Keep it short? You sound like an editor!

by James Hanson

Few of us have been lucky enough to do exactly what we wanted to do for a living. Even fewer have been lucky enough to make our play into our work—without turning it into work. If I hadn’t worked at the airport all my life, I would have been thinking about it while doing some other job.

That being said, aviation is unique in that we are dependent on good health to be able to remain employed as pilots. An old axiom of aviation is that “We’re only one medical away from a career change!” People in most professions can have an illness or injury, and continue working at their job. Think about it – how would most people feel if they were faced with suddenly not only losing one of the most enjoyable activities they’ve ever done, but suddenly found they could no longer do the job they had prepared for during their entire working career.

I decided that I would like to be a writer. Wouldn’t you know, I picked the ONE profession that pays even LESS than aviation! I didn’t do anything about it until Buzz Kaplan of Owatonna, Minnesota, and I were returning across the Atlantic from Europe with the Caravan. Buzz asked me, “What am I going to put in my museum (Heritage Halls in Owatonna)? I replied, “I would have thought you would have thought of that before you spent $6 million on the building!” He asked for my help: “You go to more museums than anyone I know…Would you give me a hand with this?” We met with the architects and a graphic designer three days after returning. I proposed 106 subjects for the museum; we ended up doing 103 of them. In addition to designing the general layout and displays, I researched and wrote the text – over 660 pages – plus captions – the equivalent of three books. Dick Coffey from Minnesota Flyer asked if he could publish our accounts of our trip to Europe and Africa. It took 16 issues to get it all in (and you want me to do this in a couple of minutes?).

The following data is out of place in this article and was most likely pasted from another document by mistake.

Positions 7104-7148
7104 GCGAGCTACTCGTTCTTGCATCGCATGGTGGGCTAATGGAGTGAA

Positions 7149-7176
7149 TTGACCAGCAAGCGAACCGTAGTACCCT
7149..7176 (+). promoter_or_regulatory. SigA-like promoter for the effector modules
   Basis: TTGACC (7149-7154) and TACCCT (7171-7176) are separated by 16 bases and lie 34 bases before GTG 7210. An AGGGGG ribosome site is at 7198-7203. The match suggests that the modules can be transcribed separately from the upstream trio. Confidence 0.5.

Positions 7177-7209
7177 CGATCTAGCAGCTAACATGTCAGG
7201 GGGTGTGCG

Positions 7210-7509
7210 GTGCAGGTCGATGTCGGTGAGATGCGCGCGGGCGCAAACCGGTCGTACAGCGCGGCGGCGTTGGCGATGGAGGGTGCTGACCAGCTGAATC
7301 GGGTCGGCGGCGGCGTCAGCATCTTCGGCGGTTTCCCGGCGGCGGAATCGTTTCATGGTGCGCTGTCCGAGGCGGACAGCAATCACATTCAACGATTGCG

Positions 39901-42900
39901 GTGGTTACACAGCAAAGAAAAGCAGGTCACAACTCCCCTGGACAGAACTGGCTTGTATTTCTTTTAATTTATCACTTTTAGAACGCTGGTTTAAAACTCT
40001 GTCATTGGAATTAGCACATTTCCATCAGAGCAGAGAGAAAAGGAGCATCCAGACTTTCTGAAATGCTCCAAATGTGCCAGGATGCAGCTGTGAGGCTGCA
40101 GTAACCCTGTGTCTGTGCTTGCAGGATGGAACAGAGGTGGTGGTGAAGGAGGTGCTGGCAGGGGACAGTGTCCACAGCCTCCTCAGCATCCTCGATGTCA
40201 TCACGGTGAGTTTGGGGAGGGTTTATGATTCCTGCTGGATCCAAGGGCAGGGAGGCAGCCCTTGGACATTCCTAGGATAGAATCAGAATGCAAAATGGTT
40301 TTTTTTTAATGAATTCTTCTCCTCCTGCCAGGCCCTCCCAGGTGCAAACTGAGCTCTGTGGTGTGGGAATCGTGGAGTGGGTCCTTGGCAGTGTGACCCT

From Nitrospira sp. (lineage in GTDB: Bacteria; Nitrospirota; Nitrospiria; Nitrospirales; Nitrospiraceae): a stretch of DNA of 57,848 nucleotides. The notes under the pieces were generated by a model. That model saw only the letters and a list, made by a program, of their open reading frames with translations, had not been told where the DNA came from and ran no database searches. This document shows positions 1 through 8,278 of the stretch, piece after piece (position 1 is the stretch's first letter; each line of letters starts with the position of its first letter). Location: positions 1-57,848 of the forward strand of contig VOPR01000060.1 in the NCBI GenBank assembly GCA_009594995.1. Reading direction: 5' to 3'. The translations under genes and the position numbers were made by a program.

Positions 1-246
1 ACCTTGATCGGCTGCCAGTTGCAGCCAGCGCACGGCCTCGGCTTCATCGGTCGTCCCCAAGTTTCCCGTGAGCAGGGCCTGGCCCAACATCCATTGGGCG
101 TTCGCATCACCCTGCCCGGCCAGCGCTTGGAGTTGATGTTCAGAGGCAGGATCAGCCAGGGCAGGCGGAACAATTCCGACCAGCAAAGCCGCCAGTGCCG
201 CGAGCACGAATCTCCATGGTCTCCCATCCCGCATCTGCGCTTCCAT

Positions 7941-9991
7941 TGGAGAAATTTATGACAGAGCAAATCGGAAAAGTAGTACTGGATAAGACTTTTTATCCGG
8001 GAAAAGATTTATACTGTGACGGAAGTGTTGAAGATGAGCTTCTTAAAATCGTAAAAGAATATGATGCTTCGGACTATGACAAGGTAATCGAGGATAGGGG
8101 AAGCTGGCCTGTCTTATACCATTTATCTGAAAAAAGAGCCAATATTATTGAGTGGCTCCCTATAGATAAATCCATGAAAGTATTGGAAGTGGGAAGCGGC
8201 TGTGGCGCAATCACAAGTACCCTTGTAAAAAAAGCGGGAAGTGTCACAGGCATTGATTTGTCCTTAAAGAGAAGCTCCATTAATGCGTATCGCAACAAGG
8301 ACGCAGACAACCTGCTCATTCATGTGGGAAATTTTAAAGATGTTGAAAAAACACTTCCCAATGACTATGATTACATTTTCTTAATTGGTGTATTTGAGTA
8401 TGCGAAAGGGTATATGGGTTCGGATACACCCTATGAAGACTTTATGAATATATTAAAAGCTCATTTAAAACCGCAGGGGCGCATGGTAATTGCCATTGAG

I’m a voracious reader and there is something magical when reading the works of someone that captures the essence of an activity. Ernie Gann was able to do that….I can’t….but that’s never kept me from trying! A real writer can make up entire fantasies — settings, dialogue – but not me. Ernie Gann could weave his own thoughts and observations into a story. I’m not a writer…I’m a storyteller. I write about my own experiences, but like Ernie Gann, I sometimes interject my own observations into the story.

It’s been said, “everybody has at least one book in them.” I’ve been lucky enough to have enough experiences for hundreds of columns and thousands of pages.

People often ask about the process of writing. I tell them, “It’s easy…just sit down at the computer, and open a vein…….”

One of the board members of the Minnesota Aviation Hall of Fame (a friend) said, “We can’t give the award (“Best Aviation Writing by a Minnesotan”) to you…you don’t write books, only magazines.” I reminded him that those magazines – with monthly circulation and over a period of years probably reach far more people than most books – and that magazines are able to shape ideas because they are topical. That same friend, in nominating me, told the board, “Well, we can always give it to Jim…he may not be the best author, but he certainly is the most prolific!” He was just joking – I think – I hope!”

I will end by thanking the editors of Minnesota Flyer, Midwest Flyer Magazine, and EAA magazines for allowing me to indulge myself as an aviation writer dilettante. I’d also like to thank my wife, Maryalice, for proofreading my work. Being a retired school teacher, and a wife of (almost) 40 years, she gently “suggests” changes – and being a husband of 40 years, I’m smart enough to accept them! I’d like to thank the Minnesota Aviation Hall of Fame for this award, a recognition that I can do something other than fly!

Most of all, I’d like to thank the readers, without whom I’d just be one more moron spouting his opinions into thin air!

EDITOR’S NOTE: The forgoing was Jim Hanson’s speech in accepting the “Best Aviation Writing by a Minnesotan Award” for 2013. The award was presented at the Minnesota Aviation Hall of Fame investiture ceremonies, April 20, 2013. Hanson is the airport manager at Albert Lea Municipal Airport. Emails are welcomed at, as are telephone calls at 507-373-0608.

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